personal experiences. Above we said that Shek Beru was held just
before the month of fasting prescribed by the Koran, and it was
primarily a celebration for the old and the poor. Oraza Ait, on
the other hand, was one of the interesting and long- awaited
post-fasting holidays for children. It was a holiday which
required an abundance of food. In our childhood, our family was
among thirty others who lived in a neighborhood also populated
by Uigurs. We didn't have any relations with other Uigur or
Chinese who lived in other regions. Our region was situated to
the north of Erenkabyrga (geographical name), and it was called
Shikhu - which means "Western Lake" in Chinese. The Kalmaks
called our region "Karasun," because there were many ponds
there. Such names are fitting, for ours was a picturesque place
with many forests and lakes full of fish. There was also an
abundance of wheat and many watermelons grown in local fields
and orchards; and when herds of horses appeared, they obscured
even the light of the sun.


Kurban Ait
Every family usually tried to slaughter a sheep for this holiday, and
Kazakhs tried to prolong this event for several days. Preparing food
beforehand, families would fry fat cakes and baursaks. They'd also buy
new cloths for this occasion, prepare their harnesses, and clean their
houses. It is hard to imagine how pleasant it was to ride a horse or go
for a walk during this time of year. Ladies would wear their best clothes,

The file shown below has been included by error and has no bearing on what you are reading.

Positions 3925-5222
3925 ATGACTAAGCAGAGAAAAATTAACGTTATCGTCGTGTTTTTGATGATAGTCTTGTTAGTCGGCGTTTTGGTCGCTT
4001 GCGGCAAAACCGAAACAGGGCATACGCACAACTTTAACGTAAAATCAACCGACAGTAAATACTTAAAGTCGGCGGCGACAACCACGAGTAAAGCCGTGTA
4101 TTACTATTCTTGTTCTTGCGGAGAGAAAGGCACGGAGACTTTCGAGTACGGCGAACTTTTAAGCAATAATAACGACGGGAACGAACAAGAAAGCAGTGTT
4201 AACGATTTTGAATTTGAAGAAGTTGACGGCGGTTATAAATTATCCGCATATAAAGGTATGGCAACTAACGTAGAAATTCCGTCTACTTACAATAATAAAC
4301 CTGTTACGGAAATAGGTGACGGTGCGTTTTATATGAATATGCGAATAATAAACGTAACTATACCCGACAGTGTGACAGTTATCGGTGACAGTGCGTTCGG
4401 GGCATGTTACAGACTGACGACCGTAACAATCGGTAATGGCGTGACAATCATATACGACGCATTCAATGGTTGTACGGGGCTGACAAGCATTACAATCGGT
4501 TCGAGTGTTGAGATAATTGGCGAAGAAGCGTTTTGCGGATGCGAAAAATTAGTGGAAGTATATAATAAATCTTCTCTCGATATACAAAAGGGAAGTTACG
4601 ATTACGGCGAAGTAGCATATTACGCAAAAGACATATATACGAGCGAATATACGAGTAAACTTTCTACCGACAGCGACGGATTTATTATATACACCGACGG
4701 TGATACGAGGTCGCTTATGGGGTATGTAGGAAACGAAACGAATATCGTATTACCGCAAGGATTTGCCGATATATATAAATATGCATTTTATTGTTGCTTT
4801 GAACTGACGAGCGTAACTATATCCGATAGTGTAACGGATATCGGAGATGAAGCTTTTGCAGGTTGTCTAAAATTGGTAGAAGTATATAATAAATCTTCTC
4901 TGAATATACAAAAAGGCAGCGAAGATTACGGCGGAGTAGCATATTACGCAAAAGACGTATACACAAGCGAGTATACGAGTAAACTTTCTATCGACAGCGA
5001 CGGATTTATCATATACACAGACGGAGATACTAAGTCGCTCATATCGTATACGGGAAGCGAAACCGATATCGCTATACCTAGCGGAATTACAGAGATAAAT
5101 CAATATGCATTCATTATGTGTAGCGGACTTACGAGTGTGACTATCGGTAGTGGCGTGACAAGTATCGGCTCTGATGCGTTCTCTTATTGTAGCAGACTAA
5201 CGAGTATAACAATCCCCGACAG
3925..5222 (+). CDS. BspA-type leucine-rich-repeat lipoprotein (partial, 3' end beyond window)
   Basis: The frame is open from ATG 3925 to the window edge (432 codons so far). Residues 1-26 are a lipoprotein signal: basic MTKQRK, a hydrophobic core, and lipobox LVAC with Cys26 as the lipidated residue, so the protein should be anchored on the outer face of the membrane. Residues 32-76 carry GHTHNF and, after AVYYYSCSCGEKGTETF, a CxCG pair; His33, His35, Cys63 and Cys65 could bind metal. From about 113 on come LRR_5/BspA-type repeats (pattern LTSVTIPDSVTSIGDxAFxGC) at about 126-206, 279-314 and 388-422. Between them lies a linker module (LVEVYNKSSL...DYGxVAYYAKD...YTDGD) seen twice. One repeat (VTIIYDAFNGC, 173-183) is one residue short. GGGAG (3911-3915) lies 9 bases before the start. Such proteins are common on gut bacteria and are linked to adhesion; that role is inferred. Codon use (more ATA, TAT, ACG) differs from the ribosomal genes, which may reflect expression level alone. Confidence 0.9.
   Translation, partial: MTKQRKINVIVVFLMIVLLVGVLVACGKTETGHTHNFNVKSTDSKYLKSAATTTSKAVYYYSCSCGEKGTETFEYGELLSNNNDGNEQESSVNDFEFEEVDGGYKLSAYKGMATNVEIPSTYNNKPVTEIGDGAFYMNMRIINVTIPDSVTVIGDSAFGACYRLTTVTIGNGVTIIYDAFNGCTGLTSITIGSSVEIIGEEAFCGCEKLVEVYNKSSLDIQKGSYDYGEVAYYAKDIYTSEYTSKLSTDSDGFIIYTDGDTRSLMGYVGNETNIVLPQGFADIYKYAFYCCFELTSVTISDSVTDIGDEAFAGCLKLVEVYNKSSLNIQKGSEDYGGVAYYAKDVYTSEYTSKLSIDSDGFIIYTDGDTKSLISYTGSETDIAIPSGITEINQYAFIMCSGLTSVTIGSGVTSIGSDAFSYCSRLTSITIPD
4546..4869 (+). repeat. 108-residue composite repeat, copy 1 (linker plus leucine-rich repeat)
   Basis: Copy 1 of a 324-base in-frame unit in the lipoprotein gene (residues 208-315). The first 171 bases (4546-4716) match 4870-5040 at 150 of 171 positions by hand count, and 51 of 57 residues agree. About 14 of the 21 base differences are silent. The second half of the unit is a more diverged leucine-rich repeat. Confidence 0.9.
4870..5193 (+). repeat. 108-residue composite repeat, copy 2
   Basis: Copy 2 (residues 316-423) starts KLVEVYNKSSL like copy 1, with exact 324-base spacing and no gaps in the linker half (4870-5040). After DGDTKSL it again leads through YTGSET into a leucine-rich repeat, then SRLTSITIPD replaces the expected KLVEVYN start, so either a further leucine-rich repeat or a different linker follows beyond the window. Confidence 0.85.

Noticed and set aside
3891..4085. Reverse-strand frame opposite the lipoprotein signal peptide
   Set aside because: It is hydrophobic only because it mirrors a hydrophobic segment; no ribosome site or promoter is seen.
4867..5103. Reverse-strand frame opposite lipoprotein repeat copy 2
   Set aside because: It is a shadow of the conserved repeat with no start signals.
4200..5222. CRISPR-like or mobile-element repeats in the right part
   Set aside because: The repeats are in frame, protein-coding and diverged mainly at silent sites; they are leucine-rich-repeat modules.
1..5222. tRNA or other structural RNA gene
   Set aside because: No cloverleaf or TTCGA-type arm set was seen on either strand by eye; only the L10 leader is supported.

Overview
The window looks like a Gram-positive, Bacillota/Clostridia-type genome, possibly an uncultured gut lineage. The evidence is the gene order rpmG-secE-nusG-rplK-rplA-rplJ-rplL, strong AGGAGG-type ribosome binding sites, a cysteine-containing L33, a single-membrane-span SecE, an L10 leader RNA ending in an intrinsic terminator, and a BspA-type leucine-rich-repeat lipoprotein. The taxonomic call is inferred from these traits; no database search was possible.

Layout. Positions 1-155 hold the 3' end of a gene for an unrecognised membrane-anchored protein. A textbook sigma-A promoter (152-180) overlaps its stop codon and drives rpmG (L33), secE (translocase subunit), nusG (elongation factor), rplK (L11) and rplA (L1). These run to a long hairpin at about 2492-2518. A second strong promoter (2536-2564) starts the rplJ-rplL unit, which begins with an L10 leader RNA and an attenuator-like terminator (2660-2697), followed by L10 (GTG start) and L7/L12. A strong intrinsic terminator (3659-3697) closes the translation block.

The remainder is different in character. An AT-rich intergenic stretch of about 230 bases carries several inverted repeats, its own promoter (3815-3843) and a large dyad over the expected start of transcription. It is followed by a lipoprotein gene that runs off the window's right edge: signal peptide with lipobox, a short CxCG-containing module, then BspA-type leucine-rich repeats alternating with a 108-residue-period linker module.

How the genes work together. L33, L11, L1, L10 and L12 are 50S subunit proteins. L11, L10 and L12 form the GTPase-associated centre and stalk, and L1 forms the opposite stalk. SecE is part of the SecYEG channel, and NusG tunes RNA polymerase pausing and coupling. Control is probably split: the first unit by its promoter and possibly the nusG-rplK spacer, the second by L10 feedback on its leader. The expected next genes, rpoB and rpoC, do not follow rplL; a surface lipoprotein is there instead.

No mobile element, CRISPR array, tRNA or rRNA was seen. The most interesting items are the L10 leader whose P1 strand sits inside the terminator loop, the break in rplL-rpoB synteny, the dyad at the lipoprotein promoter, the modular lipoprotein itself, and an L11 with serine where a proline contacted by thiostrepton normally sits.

laugh and joke with one another. It was great for a zhigit to ride nearby
the beautiful ladies; to chat and joke with them. People would enjoy
kokpar a national game in one place; close by one might see zhigits
wrestling. Every yurt would be open, welcoming the visitor to have
some meat or drink some tea or kumiss. It was also interesting to visit
the bazaar. Earlier we said that; people prolonged this holiday because
of kokpar. Kokpar is a national game, in which zhigits would be given a
small goat and proceed to grasp it from each other while riding their
horses. Struggling to maintain possession of the carcass, they'd ride far
into the distance, returning sometimes only at night. If they returned
too late to go to their aul, they might stay the night at the yurt of
another contestant. Their host would slaughter for them a sheep to
treat and entertain them, the next day their game would continue until
their horses were too weary to continue.

22. National dishes and meals

Maldy soy (Slaughtering)
Uitip alu - Pitching Poorer families couldn't afford to
slaughter a horse or a cow
Saktau - preservation or storage Kazakhs were real
masters in preserving meat
Musheleu, zhilikteu - cutting a carcass to pieces and
cutting the marrow bones.

23. Other games are like

Sadak, sadak, kuirshak (Arrow, Arrow and the Doll)
Sokyrteke (Blind wild goat)
Belbeusok (hit with a sash)
Kuzet (Guarding)
Ak Suiek (white bone)
Altybakan (a swing with six poles)
Kyz Kuu (Catch up with a girl)
Baiqe (horse race)
Tenge alu (picking tenge from the ground on a horse)

24. References

Goodin, Robert E.; Rice, James Mahmud; Bittman, Michael; & Saunders, Peter.
(2005). "The time-pressure illusion: Discretionary time vs free time". Social
Indicators Research 73 (1), 43–70.
The “u” first appeared in the early sixteenth century, probably by analogy with
words such as pleasure.
Neulinger, John. 1981. The Psychology of Leisure. 2nd Ed. C.C. Thomas.
Farb, Peter(1968). Man's Rise to Civilization As Shown by the Indians of North
America from Primeval Times to the Coming of the Industrial State. New York
City: E. P. Dutton. pp. 28. LCC E77.F36. "Most people assume that the members
of the Shoshone band worked ceaselessly in an unremitting search for
sustenance. Such a dramatic picture might appear confirmed by an erroneous
theory almost everyone recalls from schooldays: A high culture emerges only
when the people have the leisure to build pyramids or to create art. The fact is
that high civilization is hectic, and that primitive hunters and collectors of wild
food, like the Shoshone, are among the most leisured people on earth."
Dictionary, MULLER